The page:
João Paulo Miranda Maria’s Memory House is unlike anything I’ve seen all year. Taking from Brazilian folklore, filmmaker Miranda Maria follows one man’s ability to endure multigenerational anguish stemming from racism and colonialism. In the film, systematic abuse is overt and deliberate.
Cristovam (Antonio Pitanga) is an indigenous Black man from northern Brazil. Many years ago, he migrated south to an Austrian town to work at a dairy farm. After toiling there for years, Cristovam is told that he must take a pay cut. He is quietly displeased, perhaps understandably angry, but he doesn’t react vociferously because he needs the money. Every day, the man weathers hateful comments and actions from his conservative neighbors. However, once he finds shelter in a secluded house away from the pervasive racism, Cristovam comes across historical objects emblematic of his heritage. Gradually, he garners the courage to confront the residents who made him feel worthless.
Miranda Maria interweaves realist and fantastical components throughout Memory House to deconstruct the racial pressures that pervade Brazil. Every brutal act that happens to Cristovam is unpleasant and jarring, repeatedly reinforcing the unrelenting cruelty of racism and the hold it has on you. The layered and inventive screenplay, written by Miranda Maria and Felipe Sholl, does not possess a lot of dialogue. Yet, the way that the script handles tangible objects and their symbolic, ritualistic nature to fuel Cristovam’s state of deep reflection is inspired and potent.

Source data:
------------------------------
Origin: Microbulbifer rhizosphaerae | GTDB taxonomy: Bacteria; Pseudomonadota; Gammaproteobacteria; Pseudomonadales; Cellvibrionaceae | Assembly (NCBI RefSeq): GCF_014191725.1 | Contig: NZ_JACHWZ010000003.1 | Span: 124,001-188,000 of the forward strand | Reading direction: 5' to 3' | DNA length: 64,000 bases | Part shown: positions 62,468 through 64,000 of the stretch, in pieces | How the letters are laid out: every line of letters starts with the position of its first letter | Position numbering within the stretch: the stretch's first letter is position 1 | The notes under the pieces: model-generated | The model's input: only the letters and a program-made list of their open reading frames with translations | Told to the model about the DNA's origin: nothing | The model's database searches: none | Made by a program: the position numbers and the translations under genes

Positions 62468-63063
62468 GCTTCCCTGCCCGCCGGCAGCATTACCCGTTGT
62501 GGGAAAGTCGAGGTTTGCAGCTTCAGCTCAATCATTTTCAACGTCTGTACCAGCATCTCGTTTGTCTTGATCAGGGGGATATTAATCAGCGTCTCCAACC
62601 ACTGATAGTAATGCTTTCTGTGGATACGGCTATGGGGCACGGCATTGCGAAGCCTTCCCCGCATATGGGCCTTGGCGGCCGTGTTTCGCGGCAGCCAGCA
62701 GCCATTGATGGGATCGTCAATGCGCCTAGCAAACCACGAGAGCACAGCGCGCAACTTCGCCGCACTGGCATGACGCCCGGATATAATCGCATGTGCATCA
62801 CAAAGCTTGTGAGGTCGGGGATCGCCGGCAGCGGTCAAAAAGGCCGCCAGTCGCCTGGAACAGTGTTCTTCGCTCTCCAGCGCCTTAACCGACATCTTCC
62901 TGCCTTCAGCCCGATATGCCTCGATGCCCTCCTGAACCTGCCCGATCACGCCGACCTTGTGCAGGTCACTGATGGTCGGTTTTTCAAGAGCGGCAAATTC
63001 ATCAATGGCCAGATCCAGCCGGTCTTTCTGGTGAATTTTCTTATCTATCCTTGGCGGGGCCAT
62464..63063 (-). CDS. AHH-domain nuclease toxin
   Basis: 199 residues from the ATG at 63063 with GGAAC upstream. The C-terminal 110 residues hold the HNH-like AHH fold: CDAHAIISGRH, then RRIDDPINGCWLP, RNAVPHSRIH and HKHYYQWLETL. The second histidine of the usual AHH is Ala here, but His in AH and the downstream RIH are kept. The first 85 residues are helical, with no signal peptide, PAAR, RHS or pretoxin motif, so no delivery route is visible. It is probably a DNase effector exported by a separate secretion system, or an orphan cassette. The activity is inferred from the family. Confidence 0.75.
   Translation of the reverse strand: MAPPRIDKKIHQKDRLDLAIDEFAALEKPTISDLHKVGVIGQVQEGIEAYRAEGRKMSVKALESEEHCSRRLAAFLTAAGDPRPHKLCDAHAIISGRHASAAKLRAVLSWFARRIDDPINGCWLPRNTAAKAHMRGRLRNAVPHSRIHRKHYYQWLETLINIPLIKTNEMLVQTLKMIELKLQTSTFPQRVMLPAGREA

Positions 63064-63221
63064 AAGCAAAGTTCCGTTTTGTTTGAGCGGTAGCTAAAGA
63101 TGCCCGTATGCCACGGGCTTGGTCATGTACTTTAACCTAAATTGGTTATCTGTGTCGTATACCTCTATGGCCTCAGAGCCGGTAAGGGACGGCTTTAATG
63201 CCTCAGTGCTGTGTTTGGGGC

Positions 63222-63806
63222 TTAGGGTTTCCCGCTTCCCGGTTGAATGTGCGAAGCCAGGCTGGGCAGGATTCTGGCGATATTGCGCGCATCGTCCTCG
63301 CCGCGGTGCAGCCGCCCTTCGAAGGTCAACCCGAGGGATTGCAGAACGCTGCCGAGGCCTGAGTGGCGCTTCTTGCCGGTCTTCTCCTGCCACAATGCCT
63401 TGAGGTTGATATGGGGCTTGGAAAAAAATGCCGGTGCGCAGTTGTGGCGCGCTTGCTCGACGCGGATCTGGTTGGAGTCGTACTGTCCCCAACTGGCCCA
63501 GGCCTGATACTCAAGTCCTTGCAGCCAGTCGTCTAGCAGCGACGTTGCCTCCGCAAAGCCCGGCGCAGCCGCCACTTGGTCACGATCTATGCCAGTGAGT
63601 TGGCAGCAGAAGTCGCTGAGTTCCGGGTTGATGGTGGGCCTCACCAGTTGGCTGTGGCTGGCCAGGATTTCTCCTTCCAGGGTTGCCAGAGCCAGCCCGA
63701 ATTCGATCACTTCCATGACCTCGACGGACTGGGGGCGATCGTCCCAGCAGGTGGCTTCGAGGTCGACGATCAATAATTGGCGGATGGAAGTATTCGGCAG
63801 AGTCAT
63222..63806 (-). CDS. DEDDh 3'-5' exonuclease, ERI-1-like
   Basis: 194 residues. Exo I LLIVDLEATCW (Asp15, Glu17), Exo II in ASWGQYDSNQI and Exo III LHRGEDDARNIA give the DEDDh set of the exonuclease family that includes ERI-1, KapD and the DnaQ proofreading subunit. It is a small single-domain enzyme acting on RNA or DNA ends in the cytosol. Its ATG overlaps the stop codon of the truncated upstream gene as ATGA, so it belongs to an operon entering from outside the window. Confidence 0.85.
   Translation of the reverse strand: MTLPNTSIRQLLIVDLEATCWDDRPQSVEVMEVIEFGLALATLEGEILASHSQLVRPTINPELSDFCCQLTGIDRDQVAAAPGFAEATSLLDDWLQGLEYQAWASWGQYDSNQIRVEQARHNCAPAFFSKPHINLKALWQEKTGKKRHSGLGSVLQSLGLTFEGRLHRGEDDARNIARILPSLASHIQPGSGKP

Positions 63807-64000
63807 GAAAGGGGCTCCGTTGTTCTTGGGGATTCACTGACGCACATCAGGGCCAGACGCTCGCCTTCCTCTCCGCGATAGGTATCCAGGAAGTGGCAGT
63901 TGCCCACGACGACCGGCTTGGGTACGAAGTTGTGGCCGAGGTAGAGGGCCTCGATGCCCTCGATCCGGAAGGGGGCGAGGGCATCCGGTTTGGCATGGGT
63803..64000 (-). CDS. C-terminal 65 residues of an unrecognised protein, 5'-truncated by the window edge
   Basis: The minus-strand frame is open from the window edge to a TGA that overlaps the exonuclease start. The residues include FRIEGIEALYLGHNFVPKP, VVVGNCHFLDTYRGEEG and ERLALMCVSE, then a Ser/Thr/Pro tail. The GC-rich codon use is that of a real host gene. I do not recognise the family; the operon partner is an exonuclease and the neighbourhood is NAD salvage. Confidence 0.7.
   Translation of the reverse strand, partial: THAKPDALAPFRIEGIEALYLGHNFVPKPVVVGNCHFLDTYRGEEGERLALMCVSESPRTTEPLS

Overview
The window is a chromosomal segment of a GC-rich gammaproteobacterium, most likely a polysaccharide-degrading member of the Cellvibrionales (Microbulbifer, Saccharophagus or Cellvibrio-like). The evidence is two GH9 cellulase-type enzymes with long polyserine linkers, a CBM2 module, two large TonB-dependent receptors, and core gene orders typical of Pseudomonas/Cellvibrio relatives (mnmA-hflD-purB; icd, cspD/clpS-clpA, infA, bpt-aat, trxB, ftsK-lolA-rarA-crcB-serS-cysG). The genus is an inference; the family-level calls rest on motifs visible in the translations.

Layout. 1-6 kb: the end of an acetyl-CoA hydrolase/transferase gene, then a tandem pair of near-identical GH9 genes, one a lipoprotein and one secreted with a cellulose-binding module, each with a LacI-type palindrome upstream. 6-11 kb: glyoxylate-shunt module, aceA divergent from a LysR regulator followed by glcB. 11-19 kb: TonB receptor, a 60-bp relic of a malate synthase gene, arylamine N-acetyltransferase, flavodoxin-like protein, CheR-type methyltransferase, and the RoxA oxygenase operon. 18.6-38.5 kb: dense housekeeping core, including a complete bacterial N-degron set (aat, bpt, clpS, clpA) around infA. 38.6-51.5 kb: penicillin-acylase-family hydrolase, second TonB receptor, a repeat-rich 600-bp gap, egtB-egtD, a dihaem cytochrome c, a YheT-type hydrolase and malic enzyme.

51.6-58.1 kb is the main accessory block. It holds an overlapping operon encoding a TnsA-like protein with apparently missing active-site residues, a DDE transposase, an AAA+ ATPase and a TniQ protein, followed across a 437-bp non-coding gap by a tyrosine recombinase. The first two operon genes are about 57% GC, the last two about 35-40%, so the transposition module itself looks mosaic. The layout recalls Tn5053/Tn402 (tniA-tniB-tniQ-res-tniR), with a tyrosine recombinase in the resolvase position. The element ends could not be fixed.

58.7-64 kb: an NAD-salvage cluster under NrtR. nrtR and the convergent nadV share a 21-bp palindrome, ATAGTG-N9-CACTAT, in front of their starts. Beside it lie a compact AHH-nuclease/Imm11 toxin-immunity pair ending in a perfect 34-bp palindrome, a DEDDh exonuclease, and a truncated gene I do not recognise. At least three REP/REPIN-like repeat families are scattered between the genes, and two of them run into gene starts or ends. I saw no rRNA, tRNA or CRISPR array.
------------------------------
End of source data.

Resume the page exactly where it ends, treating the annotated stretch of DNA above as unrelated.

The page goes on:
“…he garners the courage to confront the residents who made him feel worthless.”
Memory House is more visual and lyrical in approach, showing the trauma of racism through folklore and surreal imagery. For example, after seeing a dog tormented by a couple of kids, Cristovam develops a connection with animals because he knows how it feels to be mistreated by those in the community. In addition to the abuse and racism Cristovam encounters, hallucinations or ancestral visions hauntingly, albeit chaotically, manipulate his emotional state. That causes some hallucinatory elements to feel unneeded or out of place.
Antonio Pitanga’s powerful and silently pained performance is on another level. He plays the character with precise physicality befitting the character’s reserved disposition. Yet, there’s a moment when Cristovam becomes the instigator, and when that happens, Pitanga is just as compelling. Over the course of his spiritual and external journey, he is humiliated and wounded to the point that he feels inferior and animal-like, culminating in a devastating and challenging conclusion that lingers long after the credits have rolled.
Cinematographer Benjamin Echazarreta, whose past work includes A Fantastic Woman, devises understatedly vibrant scenes with controlled movement and space. There are several wide shots taken from behind the character, which, in turn, emphasizes the subject’s surroundings. Those spacious shots are contrasted well with intimate close-ups, one of which involves a bizarre point of view from the perspective of a bull. While Brazilian folklore may be lost to most, the vivid imagery still holds your attention.
As well as being visually and conceptually impactful, Antonio Pitanga’s lead performance can’t be expressed in words. Everything from the imagery to the performances and measured pace makes João Paulo Miranda Maria’s Memory House one of the most memorable films of the year.
"…one of the most memorable films of the year."